I get asked that a lot.
Well, it seems to be a whole lot of things.
I first approached this writing thing with an abundance of enthusiasm. I wasn’t worried about publishing at first, I was thrilled with creating. And I went after it with the same determination as Toddler did when she took her first steps. I didn’t care about ‘getting there” I only cared about one step at a time.
- Step One: Decide to take a creative writing class.
- Step Two: Write, write write and write some more.
- Step Three: Connect with other writers, like-minded people who get it. Unfortunately, some of these people still don’t get ME, but that’s okay, I don’t get them either. The ones who are okay with that stuck, the others fell through the strainer and down the drain.
- Step Four: Write. Write…
- Step Five: Learn more about the RULES of writing, and of submitting after writing.
- Step Six: Prepare proposals, send your baby out into the world.
- Step Seven: Write…
- Step Eight: REJECTION! Cry, bawl, whine, complain.
- Step Nine: Write…
- Step Ten: Send out, REQUEST FOR FULL! I’M RUNNING NOW! After two years on Editor-who-shall-remain-nameless’s desk, she hasn’t responded in any way whatsoever, even to my follow up calls, and I’ve decided that qualifies as a rejection. STUMBLE!
- Step Eleven: Kinda write…
- Step Twelve: Get mad at Mr. Man, write a story in one afternoon and send it to True Love Magazine. IT SELLS! I’m running again. Sold another. Cool!
- Step Thirteen: Send more proposals out, get more rejections.
You can see where I’m going with this. The writing gets lost in my funk over hitting my head against a brick wall time after time.
Lately, I’ve been feeling a pull back to my fiction, and that’s nice. I tell myself to just recapture the magic of storytelling, the publishing is incidental at this point. Then, it’s been so long since I’ve been to it, I freeze. I go to critique group, and see how good everyone is, and think, I can’t bring my stuff to read! It’s crap! Then I glimpse at the enthusiasm they have, espacially Baby Diva, and I want it back, the enthusiasm. The yearning to create. I want it back.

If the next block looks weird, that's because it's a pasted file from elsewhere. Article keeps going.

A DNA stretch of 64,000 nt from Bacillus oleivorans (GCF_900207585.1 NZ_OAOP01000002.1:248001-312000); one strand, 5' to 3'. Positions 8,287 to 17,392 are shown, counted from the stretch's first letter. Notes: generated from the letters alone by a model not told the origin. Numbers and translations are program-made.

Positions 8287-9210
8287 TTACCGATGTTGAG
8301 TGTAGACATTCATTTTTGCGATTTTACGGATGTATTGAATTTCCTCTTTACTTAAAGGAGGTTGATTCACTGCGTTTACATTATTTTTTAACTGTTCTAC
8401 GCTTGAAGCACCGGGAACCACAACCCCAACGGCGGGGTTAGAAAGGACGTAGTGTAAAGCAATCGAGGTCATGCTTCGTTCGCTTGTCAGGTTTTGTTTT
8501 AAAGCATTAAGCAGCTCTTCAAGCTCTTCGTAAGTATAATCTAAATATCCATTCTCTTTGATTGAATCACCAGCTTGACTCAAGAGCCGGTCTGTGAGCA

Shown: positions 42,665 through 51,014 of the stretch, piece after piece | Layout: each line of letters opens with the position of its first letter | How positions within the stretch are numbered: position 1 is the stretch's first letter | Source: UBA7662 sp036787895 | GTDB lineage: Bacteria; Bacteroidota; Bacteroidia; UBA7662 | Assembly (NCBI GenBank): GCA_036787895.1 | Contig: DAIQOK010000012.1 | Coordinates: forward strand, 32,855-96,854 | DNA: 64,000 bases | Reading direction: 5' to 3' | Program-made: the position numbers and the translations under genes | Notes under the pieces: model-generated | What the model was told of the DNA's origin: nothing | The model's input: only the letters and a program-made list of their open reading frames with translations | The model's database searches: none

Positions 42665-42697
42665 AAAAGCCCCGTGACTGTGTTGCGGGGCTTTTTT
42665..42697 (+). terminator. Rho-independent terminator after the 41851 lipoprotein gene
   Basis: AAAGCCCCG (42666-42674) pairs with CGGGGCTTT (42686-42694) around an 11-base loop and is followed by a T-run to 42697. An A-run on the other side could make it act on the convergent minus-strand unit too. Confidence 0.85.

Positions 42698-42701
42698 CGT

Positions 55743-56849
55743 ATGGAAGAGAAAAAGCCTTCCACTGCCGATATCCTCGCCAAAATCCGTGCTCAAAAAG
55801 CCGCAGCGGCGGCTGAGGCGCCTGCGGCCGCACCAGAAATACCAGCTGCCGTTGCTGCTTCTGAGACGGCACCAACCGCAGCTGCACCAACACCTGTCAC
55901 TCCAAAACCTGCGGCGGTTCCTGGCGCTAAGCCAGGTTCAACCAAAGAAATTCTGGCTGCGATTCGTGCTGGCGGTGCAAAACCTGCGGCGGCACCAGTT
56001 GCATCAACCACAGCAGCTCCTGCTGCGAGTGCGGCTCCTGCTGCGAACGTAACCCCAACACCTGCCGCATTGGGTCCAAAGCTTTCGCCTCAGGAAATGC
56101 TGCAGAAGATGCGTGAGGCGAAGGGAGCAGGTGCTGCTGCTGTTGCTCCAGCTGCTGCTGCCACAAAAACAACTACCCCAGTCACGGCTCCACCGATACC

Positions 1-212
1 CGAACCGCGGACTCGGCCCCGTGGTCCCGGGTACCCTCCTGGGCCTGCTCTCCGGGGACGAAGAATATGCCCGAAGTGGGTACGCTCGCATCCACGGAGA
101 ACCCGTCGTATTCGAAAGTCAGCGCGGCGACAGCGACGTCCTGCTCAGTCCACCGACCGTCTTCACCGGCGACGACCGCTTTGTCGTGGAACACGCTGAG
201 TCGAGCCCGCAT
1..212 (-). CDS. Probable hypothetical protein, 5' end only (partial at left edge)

What I’m desperate to do is to unshackle myself from these excuses and laziness and just DO IT and quit WHINING about it.
Write for the joy of writing, and quit worrying about approval. Because for me,I think, it all boils down to my desperate, sickening need for approval, rather than selling, per se.
Oh, look, at least I have the neuroses to be a writer. Maybe I’m on the right track after all.
Hey, this is a fun article about comma use, of all things.
It’s a pretty neat blog in general.
NEW YORK — The U.S. publisher of a controversial novel about the Prophet Muhammad closed its offices as a “precautionary action,” but emphasized that no threats had been received and that “The Jewel of Medina” would be released as planned. (Read whole article HERE.)
“How chicken shit,” I muttered when Random House, Inc. dropped the novel The Jewel of Medina by Sherry Jones. The premise of the book is a fictionalized account of Muhammed and his child bride, A’isha. You would think a powerhouse like Random House would stand up for freedom of expression if not for American principle, at least for the sake of good capitalism. I mean, come on, the controversy generated by the press alone is guaranteed to be a selling point for a novel that might have otherwise gone quietly into a good bookstore near you.
Despite worries Random House cited over “offending Muslims,” (Do they take this much care in not offending Christians? Or other faiths? Honestly, I’m not sure, I’ll just stick to this example for now) (Beaufort Books, publishers of O J Simpson’s ‘if I DID IT’ (oh, come ON, he did it) apparently saw the potential. Read their press release HERE. This press release also states Sherry Jones has a two-book deal with them. Way to go!
I’m not saying this isn’t risky. Far from it. It’s as tricky as tickling a Rattlesnake with a stick. Extremists have already fire bombed publisher Martin Rynja’s home in London. He says:
“In an open society there has to be open access to literary works, regardless of fear. As an independent publishing company, we feel strongly that we should not be afraid of the consequences of debate.
“If a novel of quality and skill that casts light on a beautiful subject we know too little of in the West, but have a genuine interest in, cannot be published here, it would truly mean that the clock has been turned back to the dark ages. The Jewel of Medina has become an important barometer of our time.” (Read this article HERE.)
A very informative blogpost at GalleyCat says:
When Sherry Jones told her publishers at Ballantine that they should send a copy of her novel about the life of one of Muhammad’s wives, The Jewel of Medina, to Islamic studies scholar Denise Spellberg, she never anticipated that Random House, Ballantine’s corporate parent, would decide they were afraid to publish the novel after all. Instead of giving Ballantine a nice blurb, Spellberg called her own editor at Knopf and told her putting the book out was tantamount to “a declaration of war” against Islam and would probably lead to terrorist attacks on Broadway—and that was enough to put Random off the idea altogether. (Read entire blogpost HERE.)